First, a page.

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Deuterostomes- Definitions, Characteristics and Examples

Deuterostomes- Definitions, Characteristics and Examples

All human beings have a single mouth. However, there are organisms in the world that have a second mouth. Deuterostomes are a group of animals that belong to the kingdom Animalia which has a second mouth.

Table of Contents:

  • What are Deuterostomes?
  • Characteristics of Deuterostomes
  • Examples of Deuterostomes 
  • Difference between Protostome and Deuterostome
  • Practice Problems
  • Frequently Asked Questions

What are Deuterostomes?

Deuterostomes is a word that refers to the second mouth. A deuterostome is a group of animals that are bilaterally symmetrical and has a blastopore, the first opening in the cleavage, which develops into an anus by the time of embryonic development. They include animals Echinodermata, Hemichordata and Chordata, like sea squirts, urchins, starfish and lancelets.

Characteristics of Deuterostomes

  • Blastopore is where the anus develops from the first cavity and is then followed by the mouth formation on the other side. It migrates to the other end forming the endodermal layer.
  • The four cells of the zygote get a perpendicular and parallel division symmetrically to the axis of the original body.
  • The embryonic cell is indeterminate as it gets altered when they are moved out during embryonic development. If they are isolated, each cell has the capability to develop into a complete embryo.
  • The formation of coelom starts at the stage of gastrula development. They are formed by the fusion of internal outgrowths. The protrusion membrane comes out to form a mesodermal layer between the ectoderm and endoderm. These enterocoelom pouches combine together to form a coelomic cavity.
  • The blastocyst in mammals forms the placenta. The inner cells emerge into three germinal layers.
  • The ectoderm is formed as the nervous system, skin and hair in deuterostomes which lay eggs. On the other hand, the mesoderm forms as muscle, kidney, blood, skeletal systems and heart for them.

Examples of Deuterostomes 

Phylum Echinodermata

Phylum Echinodermata has mostly marine animals which have spiny skin and bilateral symmetry. The adult species may have radial symmetry. It includes a different variety of about seven thousand species of marine animals. There are no freshwater or terrestrial echinoderms discovered yet. Some of the common examples of echinoderms include:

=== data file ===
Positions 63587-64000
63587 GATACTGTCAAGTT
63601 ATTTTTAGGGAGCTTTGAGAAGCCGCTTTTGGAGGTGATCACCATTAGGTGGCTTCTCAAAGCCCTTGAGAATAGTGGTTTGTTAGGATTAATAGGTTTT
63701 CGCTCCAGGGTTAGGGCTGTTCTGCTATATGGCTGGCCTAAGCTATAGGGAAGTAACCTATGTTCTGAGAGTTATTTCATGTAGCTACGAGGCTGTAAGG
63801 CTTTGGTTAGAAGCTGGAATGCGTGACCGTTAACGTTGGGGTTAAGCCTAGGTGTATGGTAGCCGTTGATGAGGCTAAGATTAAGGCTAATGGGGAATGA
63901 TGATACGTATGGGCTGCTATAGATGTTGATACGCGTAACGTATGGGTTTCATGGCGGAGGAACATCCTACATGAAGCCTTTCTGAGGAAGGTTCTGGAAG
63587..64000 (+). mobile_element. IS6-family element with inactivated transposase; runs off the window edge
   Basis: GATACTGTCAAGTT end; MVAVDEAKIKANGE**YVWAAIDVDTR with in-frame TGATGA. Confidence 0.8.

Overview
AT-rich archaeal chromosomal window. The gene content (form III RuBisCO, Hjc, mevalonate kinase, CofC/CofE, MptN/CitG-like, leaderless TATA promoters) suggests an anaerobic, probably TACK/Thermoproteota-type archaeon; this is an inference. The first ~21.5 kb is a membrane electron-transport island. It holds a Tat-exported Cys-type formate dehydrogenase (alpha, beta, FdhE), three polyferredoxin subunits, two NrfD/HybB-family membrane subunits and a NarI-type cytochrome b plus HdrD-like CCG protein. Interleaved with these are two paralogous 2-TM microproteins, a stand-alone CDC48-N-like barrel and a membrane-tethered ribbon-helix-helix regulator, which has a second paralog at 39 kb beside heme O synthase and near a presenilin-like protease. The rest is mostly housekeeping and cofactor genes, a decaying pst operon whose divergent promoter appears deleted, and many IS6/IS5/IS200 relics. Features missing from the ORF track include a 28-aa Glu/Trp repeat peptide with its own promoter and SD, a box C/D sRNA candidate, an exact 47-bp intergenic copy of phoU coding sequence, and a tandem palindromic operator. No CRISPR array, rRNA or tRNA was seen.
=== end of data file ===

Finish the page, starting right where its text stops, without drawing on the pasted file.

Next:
• Starfish
  • Sea urchins
  • Sea lily
  • Sea cucumber
  • Sand dollars

Phylum Chordata

The presence of notochord characterises phylum Chordata. The notochord is replaced by a vertebral column. They have pharyngeal slits and dorsal hollow nerve cords. Phylum Chordata is classified into three subdivisions: Urochordata, Cephalochordata and Vertebrata. Some of the common features of Chordates in different life stages are:

  • Notochord is a rod-like structure that supports the nerve cord. It is later replaced by a vertebral column.
  • Dorsal Nerve Cord is a nerve fibre that connects the brain to other parts of the body.
  • The post-anal tail is an extension beyond the anus that helps in the locomotion of the body. 
  • Pharyngeal Slits are openings that connect the mouth and throat and allow water entry through the mouth.

Some examples of Phylum Chordata are fishes, reptiles, amphibians, birds and mammals. 

Difference between Protostome and Deuterostome

In some cases, Protostomia and Deuterostome are identified as the same. They are completely different. Here are some of the differences between Protostome and Deuterostome listed below: 

Protostome

Deuterostome

Blastopore develops as a mouth.

Blastopore develops as an anus.

The cleavage of a zygote is spiral and determinate.

The cleavage of the zygote is radial and indeterminate. 

For the second opening, the embryo forms into the anus.

For the second opening, the embryo forms into the mouth.

The nervous system is formed by a solid ventral nerve cord.

They have pharyngeal gill slits and hollow nerve cords.

They are multi-ciliated cells

They are single cilium in each cell

Examples: Arthropods, flatworms and molluscs.

Example: Chordates and Echinodermata

Practice Problems

Q1. Which of the following is not an example of Deuterostome?

A. Chordates 
B. Arthropods
C. Echinodermata
D. None of the above

Answer: B. Arthropods

Example: Arthropods are an example of Protostomes.

Q2. Which of the following helps in the locomotion of Deuterostome?

A. Pharyngeal Slits
B. Notochord 
C. Post-Anal Tail
D. None of the above

Answer: C. Post-Anal Tail

Explanation: Post-Anal Tail is an extension beyond the anus that helps in the locomotion of the body.

Q3. Which of the following is developed as an anus in the Deuterostome?

A. Ectoderm 
B. Blastopore 
C. Coelom 
D. None of the above

Answer: B. Blastopore 

Explanation: Deuterostome has a blastopore, the first opening in the cleavage, which develops into an anus by the time of embryonic development.

Frequently Asked Questions

Q1. Are humans Deuterostomes?
Answer: Yes, humans come under Deuterostomes. We fall under the bilateral group, which is one of the characteristics of Deuterostomes. The organisms of Deuterostomes have bilateral symmetry, which means they have the same matching left and right sides to their bodies.

Q2. Which organ is not present in the Echinodermes?
Answer: In Echinodermes, the excretory organs are absent. As they don't have separate excretory tracts, all the waste diffuses through the respiratory tract in the form of ammonia.

Q3. Which is the oldest Deuterostome found?
Answer: Saccorhytus coronarius is the oldest Deuterostome discovered, which lived around 540 million years ago. It is believed that Saccorhytus coronarius might be the common ancestor of all Deuterostomes.

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